Oh dear my Premier Christian Radio blog of last year has caused some upset down-under. Not content with shredding my first five questions, they have had me hung, drawn and quartered as well. Have I really touched a raw nerve with these Australian creationists?
Well, Creation Ministries International have now shredded my points 6 to 10 and I’m gutted
Much was predictable and they seem disappointed I have not taken heed of their books and articles, which they know I have read. Yes, I took head of them as far was sensible , which was not at all. Jonathan Sirfartie’s Refuting Evolution was a remarkably bad book.
Not being so blessed as them with unlimited time I make a few comments on some of their quotes from the blog.
It is essentially saying one must believe in a 6-day creation and not to do so you are compromised by secular thought and have rejected the true Gospel of Jesus Christ.
Over the last half century I have not found one argument for creationism which dust not turn to dust on inspection.
Here is my response to Part 1 of their crit
I give the url to their blog at the end of my response to their response, and here I pick up a few of their points.
Apostle Paul’s theology is contingent upon the Bible’s history, recognizing that the spread of death to all mankind resulted from the sin of Adam. Not only humanity but all creation suffered from the effects of sin, including animals. In a chapter dealing with salvation from sin, Paul describes the whole creation as “groaning” and being “subjected to futility” and suffering under the “bondage to corruption” (Romans 8:20–22).
CMI’s argument that all creation suffered the curse and that brought in death is not there in Genesis, however much you holler that it is. Clearly if animals, or even bacteria, have been biting the dust since the early Precambrian, then the curse is null and void. Or else the whole of science is.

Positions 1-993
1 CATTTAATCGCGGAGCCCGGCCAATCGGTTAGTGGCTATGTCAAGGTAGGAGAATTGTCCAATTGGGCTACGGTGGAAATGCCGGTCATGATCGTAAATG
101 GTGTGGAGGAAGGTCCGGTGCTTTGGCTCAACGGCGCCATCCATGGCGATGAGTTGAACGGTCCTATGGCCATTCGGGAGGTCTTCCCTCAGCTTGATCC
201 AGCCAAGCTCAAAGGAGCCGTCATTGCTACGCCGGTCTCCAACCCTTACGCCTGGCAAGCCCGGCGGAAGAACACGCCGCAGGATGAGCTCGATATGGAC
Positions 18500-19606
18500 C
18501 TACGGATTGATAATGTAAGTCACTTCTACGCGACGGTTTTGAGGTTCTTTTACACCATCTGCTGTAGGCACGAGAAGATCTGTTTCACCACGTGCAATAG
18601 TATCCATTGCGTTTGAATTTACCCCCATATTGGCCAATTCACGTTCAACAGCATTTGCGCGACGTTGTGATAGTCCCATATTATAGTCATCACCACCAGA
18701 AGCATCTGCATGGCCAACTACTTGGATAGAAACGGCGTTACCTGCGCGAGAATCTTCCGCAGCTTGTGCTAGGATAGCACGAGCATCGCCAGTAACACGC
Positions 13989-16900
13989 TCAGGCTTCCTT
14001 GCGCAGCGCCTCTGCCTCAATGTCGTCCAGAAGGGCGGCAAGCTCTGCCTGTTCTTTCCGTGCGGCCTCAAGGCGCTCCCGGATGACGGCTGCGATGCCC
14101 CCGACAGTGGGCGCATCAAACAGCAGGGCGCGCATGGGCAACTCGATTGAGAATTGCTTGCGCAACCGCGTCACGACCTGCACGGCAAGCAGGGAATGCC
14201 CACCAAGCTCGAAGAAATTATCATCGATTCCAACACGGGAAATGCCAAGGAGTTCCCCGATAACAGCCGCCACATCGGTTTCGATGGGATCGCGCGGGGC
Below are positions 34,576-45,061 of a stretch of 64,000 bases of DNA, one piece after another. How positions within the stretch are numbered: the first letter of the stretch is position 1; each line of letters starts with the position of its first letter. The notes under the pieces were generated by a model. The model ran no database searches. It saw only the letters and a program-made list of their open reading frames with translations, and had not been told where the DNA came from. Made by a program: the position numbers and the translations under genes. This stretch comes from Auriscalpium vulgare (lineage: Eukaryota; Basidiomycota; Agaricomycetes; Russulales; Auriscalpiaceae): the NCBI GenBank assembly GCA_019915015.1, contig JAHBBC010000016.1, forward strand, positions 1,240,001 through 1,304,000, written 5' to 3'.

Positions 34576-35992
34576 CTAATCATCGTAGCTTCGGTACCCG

The writer then appeals to Romans 8 vs 20-2. This passage is open to disagreement , especially if you take the word Ktisis in vs 20ff to mean creation/cosmos. Many theologians and NT scholars get in a fix over this and it is worrying that NT Wright almost seems to accept a curse as he does in Evil and the justice of God, where on p 117 he even thinks seasons are a sign of futility, which is very weird. https://michaelroberts4004.wordpress.com/2017/04/07/spring-is-here-but-are-the-four-seasons-evil/
In fact ktisis has a variety of meanings and after much research I prefer to follow Archbishop Ussher’s contemporary and fellow chronologist John Lightfoot and translate ktisis as humanity. It makes better sense.
In Michael Roberts’ introduction he states, “for the last 2000 years most Christians have not believed in a young earth and it is only in the last half century that it has become a big issue for some Christians”.1
This is a blatant misrepresentation of Church history. Belief in a recent creation was the default historical position of the church from the first century right up until the era of Darwin
If CMI studied what writers had written and especially from 1600 they would see that I am right. Slowly after 1660 a longer time for creation was accepted and by 1790 few educated Christians held to a young earth, and those diminished rapidly after 1800 after from the scriptural geologists (see below) . By 1859 there were hardly any young earthers in Britain , USA or the rest of Europe.
he idea that there was no “geological evidence to guide” Christians is contradicted by the fact that the scriptural geologists of the time (see next section) were men who possessed expert geological competence. However, they were ignored by the establishment (many of whom were deists), which followed the academic trend of Hutton and Lyell’s uniformitarianism.
That’s fogging it up by flipping from the 17th to 19th century without noting the difference! In the 17th and early 18th there was virtually no geological evidence as so little geological work was done. A cursory look at any history of geology will show that . It was only after 1750 that geological evidence began to accumulate. This also ignores (deliberately?) any geologist of a different perspective to Lyell and Hutton. Just take Brogniart and Cuvier in France, deLuc and de Saussure in Switzerland , William Smith (the Father of English geology), Townsend, Buckland, Coneybeare Brothers, Sedgwick and a host of others in Britain. Their inaccuracy here beggars belief.